Walkin’ and Hawkin’: Irish Falconry

Located forty minutes or so outside of Galway, the Ireland School of Falconry lies beneath the impressive Ashford Castle in the peaceful town of Cong. Raising a variety of birds of prey including peregrine falcons, Harris’s hawks, a Eurasian eagle-owl, and even a ferruginous hawk, paying customers are led by peppy, young, and intelligible guides through the castle’s charming greenery, raptors in tow, above in the treetops or arm-side.

A short walk from the castle (oh my god, it feels so weird to just refer to something as the castle), the school is situated right by the plethora of gardens and pastures of the estate,
giving the school a welcoming, old feeling. Listen for the birds while you wait outside the gates. (Photo credits by PintsizedPioneer)

Groups are private to give sufficient attention to the hawks and the guests. The tour first is through the aviary with an introduction to each species of bird including background on its physiology, which ultimately explains each species’ hunting behavior and diet. Yay science!

We took out two Harris’s hawks, native to the states, for a 90 minute walk that included minimal hiking and maximum hawk.

The hawks’ names were Joyce and Fhómhair (pronounced ‘four’). The female, Joyce, is named after the Irish novelist, James Joyce, and the male, Fhómhair, is the Gaelic word for ‘fall’. (Photo credits by PintsizedPioneer)

Not surprisingly, much of the information run through was taught at Chewonki; however, I did not know that this specie of hawk is the only social hunter for raptors. They work as a community to catch their prey, the females leading the males as a result of sexual dimorphism. The females being larger than the males is actually a common occurrence when it comes to birds of prey.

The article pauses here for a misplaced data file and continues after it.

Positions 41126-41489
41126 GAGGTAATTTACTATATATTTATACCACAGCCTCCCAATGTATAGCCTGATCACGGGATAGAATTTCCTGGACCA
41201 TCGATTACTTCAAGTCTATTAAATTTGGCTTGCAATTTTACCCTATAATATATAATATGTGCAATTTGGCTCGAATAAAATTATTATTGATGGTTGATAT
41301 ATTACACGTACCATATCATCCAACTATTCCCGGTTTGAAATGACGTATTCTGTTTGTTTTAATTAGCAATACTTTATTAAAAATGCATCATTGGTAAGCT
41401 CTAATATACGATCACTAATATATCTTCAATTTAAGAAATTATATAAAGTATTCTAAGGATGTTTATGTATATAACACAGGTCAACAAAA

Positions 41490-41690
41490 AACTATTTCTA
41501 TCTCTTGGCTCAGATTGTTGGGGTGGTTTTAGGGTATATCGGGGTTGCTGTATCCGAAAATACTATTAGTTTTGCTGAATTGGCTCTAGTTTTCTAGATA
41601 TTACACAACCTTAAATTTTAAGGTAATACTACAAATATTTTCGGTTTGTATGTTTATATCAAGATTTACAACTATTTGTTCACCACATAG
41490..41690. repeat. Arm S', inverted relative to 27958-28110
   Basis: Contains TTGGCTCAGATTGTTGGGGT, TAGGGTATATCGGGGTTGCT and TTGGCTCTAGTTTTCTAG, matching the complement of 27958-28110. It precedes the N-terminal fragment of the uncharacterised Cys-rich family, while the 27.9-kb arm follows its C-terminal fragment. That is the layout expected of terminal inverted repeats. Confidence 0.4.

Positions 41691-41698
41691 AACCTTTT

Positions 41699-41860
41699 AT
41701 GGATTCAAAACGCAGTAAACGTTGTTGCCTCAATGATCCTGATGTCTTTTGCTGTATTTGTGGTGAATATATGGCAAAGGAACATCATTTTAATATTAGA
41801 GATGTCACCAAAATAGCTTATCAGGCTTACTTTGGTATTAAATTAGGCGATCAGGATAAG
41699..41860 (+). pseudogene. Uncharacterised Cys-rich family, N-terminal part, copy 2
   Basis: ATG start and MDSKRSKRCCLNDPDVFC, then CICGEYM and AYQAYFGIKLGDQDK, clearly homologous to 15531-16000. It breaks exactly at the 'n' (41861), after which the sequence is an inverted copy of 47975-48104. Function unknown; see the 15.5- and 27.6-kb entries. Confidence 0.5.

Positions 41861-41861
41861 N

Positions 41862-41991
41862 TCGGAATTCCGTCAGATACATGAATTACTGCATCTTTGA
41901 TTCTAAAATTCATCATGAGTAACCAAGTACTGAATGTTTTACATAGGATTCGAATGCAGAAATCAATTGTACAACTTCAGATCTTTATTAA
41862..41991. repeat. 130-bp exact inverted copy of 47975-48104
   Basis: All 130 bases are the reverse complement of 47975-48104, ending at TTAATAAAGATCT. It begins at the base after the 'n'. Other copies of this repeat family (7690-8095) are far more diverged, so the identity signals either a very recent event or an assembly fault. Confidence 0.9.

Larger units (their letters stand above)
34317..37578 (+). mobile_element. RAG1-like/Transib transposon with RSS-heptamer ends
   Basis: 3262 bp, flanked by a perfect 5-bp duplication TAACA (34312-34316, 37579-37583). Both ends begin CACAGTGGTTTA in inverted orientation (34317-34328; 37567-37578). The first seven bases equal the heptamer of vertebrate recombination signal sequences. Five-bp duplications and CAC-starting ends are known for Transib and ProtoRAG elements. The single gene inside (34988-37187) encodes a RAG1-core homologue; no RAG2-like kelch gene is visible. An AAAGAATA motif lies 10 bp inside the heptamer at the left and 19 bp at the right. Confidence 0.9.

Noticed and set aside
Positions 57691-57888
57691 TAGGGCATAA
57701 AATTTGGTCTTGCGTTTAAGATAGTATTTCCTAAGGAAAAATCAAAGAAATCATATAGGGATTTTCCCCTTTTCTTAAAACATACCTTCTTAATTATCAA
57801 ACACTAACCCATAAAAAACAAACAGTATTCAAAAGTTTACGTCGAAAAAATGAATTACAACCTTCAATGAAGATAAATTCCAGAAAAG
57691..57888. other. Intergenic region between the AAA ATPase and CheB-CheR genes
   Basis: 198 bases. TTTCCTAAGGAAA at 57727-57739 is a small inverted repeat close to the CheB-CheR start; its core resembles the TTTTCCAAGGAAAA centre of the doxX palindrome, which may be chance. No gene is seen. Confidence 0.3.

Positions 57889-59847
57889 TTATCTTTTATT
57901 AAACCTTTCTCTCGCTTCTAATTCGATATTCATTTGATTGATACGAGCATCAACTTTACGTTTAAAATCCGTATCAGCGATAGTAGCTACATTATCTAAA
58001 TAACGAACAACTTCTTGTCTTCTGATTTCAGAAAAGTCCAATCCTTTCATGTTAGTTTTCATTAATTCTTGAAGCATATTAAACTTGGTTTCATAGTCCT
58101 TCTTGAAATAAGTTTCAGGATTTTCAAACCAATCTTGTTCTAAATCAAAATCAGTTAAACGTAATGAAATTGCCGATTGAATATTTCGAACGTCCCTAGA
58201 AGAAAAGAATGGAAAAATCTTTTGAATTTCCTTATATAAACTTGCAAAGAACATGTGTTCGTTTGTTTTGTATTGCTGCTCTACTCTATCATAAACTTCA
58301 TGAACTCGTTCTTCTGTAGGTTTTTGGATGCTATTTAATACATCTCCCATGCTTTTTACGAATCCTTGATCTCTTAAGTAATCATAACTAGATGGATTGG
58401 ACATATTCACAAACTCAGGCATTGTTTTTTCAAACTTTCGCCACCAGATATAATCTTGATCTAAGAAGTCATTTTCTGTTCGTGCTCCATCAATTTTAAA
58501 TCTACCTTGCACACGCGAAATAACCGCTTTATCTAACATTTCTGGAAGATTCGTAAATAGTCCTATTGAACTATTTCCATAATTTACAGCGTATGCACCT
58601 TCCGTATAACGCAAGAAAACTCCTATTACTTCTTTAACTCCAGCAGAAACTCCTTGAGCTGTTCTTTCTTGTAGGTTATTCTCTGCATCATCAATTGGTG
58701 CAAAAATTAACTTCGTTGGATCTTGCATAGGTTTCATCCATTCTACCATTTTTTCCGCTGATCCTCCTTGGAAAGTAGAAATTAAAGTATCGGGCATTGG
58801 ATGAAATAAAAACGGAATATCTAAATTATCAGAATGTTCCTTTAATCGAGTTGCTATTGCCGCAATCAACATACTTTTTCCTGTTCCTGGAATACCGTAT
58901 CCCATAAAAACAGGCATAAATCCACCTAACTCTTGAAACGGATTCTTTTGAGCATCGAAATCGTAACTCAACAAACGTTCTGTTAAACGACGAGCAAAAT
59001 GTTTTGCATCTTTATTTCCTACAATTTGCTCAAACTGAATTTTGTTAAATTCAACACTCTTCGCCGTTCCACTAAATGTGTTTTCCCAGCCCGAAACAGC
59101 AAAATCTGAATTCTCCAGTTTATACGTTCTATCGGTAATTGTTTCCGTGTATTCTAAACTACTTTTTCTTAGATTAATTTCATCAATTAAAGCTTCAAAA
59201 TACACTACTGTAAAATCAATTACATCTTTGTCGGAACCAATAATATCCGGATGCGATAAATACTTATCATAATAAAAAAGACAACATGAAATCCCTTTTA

sp. Parabuteo unicinctus – this photo was taken when it was on my forearm.
(Photo credits by PintsizedPioneer)

Falconry is an age old tradition in these parts as well as other regions in the Old World. It is an alternative hunting method that makes these birds quite docile (though not totally domesticated) when it comes to human interaction. They know they are being fed, so they are nice to their handlers. With massive leather gloves on your arms to prevent any pain from the talons, these birds are harmless. Though if they get impatient or antsy, you may get a wing to the face; they are still not dangerous.

Majestic. (Photo credits by PintsizedPioneer)

Since we opted for the longer tour, the guide took out the Eurasian eagle-owl as well, which was just marvelous to view up close. These hawks aren’t a fan of the owl since it would be a predator for them in the wild, so we had to sadly say goodbye to Joyce and Fhómhair.

Patterned, intimidating, and simply massive, the owl was heavier than the hawks (yes, we got to carry him too) but only by a few pounds. The hawks to begin with are only about 2 lbs. If you go on this tour, your left arm may get a little tired.

After the lesson, wander around the grounds. Passing through the gardens, you will find yourself at the back of the castle. It is simply stunning! Sadly, unless you are a resident, you cannot enter. You can book nights here since it has been converted to a hotel, but not surprisingly, it is fairly expensive. (Photo credits by PintsizedPioneer)

Besides hawks, the grounds contain other fauna including rabbits, stouts, and domesticated livestock like horses and cows. Fishing is popular as well in the river that separates this fortress from the mainland. Be sure to look into this area and castle for all the opportunities it supplies to its patrons; just be aware of the price tag.

For more information on the Ashford Castle and the Ireland School of Falconry, click the tagged links. Tomorrow, we are heading to the Dingle Peninsula in the south! It should be much more rural, so get ready for even more magnificent shots of wildlife and landscapes. Only about four more days in Ireland until Paris – and that is where the fun really begins. Stay tuned and keep up to date with our social media.

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